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204534

Looking for opinions from residents, please help! How good does your eyesight need to be for Radiology? I have spent hours in the Radiology room and so far I can always see what is pointed out to me. However, I have a corneal disease, have required transplants in the past. I see pretty poorly at a distance and am very bothered by glare and sunlight. (love being in the dark room). What do you do as a Radiologist once your eyesight starts to go? Anybody out there who works in this field and does not have 20/20 vision?
 

hans19

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Looking for opinions from residents, please help! How good does your eyesight need to be for Radiology? I have spent hours in the Radiology room and so far I can always see what is pointed out to me. However, I have a corneal disease, have required transplants in the past. I see pretty poorly at a distance and am very bothered by glare and sunlight. (love being in the dark room). What do you do as a Radiologist once your eyesight starts to go? Anybody out there who works in this field and does not have 20/20 vision?
Although you don't need 20/20 uncorrected vision, we rely on heavily on vision to make findings. Radiologists with declining vision retire if they are old enough, or if they are still young they could file for disability.

On the one hand its good that you can make findings in the reading room, but could this change if you require another corneal transplant, of if god forbid if you had complications. I would consult with your corneal surgeon to get the details about your prognosis.
The second thing - I would look into disability policies, if you have a preexisting condition, they you may not be eligible for disability benefits if your vision declined. Carefully examine disability plans.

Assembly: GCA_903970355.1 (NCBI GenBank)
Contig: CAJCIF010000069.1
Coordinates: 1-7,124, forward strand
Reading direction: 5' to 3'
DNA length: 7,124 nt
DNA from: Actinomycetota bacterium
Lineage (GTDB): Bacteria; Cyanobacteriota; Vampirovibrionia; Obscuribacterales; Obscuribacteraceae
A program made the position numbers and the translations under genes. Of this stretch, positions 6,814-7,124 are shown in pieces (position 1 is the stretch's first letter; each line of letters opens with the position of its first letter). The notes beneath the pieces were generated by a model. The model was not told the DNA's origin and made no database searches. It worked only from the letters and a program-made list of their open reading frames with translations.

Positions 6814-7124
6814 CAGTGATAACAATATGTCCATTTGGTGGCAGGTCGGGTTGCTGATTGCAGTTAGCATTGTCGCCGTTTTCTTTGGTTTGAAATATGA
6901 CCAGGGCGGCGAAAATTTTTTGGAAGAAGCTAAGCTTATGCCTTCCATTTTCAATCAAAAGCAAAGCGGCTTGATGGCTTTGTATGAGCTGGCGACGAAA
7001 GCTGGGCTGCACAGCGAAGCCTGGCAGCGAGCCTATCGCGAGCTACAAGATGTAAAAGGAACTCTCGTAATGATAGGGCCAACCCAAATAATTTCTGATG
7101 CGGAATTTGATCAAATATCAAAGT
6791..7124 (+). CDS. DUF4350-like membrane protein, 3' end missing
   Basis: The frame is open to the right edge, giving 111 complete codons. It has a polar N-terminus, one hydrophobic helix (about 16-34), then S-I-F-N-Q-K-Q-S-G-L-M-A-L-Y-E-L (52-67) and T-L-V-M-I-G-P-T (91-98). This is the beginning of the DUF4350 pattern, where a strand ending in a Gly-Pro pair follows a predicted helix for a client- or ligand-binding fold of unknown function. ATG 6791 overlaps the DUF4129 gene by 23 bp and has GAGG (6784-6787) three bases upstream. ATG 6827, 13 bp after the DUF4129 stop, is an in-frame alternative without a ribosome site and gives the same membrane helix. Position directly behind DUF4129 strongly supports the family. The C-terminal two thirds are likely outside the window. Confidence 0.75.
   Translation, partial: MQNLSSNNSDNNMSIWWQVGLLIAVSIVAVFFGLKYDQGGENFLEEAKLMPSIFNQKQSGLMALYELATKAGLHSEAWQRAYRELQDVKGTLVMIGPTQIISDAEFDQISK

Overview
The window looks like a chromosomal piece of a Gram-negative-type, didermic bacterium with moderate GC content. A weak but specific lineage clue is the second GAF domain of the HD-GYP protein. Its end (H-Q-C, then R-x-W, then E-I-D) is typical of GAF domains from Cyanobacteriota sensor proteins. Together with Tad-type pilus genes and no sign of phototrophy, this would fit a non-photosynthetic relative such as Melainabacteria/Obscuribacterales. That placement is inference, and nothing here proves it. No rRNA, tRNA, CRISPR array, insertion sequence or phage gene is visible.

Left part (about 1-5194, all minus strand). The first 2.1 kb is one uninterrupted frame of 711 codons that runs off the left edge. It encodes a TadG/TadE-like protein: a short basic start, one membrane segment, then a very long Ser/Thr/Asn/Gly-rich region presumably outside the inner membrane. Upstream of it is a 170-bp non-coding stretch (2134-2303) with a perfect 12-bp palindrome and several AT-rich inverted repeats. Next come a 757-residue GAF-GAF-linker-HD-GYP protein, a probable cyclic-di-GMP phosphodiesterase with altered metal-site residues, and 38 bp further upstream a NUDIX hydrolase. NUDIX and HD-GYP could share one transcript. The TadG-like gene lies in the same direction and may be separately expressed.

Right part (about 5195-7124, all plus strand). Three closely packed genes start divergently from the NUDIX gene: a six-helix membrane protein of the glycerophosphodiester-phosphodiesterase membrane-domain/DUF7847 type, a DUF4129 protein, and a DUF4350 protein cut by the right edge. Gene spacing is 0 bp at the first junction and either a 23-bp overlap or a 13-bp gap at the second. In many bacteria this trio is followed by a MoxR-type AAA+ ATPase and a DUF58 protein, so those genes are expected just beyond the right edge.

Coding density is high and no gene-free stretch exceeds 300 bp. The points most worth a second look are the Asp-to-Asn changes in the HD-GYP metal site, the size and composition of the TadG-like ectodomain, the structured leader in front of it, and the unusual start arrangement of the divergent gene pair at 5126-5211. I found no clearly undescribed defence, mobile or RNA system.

If you are serious about radiology once you finish training you could try to focus on modalities with lower spatial resolution like nuclear medicine in case your vision were to change.

With all that said, if you know that you have poor vision that may continue to decline, then radiology may not be the best field for you.
 
OP
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204534

Thanks, my corrected vision is probably almost 20/20 in a dark room about 20/40 or worse out in the real world because of glare. I suppose disability insurances have exclusions for pre-existing conditions though. I will have to fall in love with something else seems like. Rats.
 

judu

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Thanks, my corrected vision is probably almost 20/20 in a dark room about 20/40 or worse out in the real world because of glare. I suppose disability insurances have exclusions for pre-existing conditions though. I will have to fall in love with something else seems like. Rats.
20/20 vision can mean a lot of things. if i were in your shoes, i would probably talk to your opthalmologist to get his 2 cents before making a final call. ie. what's the prognosis/natural course of the illness you have, can you expect to have any impairment of night vision, etc.
 
OP
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204534

Thanks for the comments. I have asked my local radiologists and my ophthalmologists but felt posting here might get me more blunt answers, especially about the requirements of fine pixel resolution. People tend to not want to sqaush dreams face to face. I'm analytical, rather gather the facts then make my decision of the risks I'm willing to take.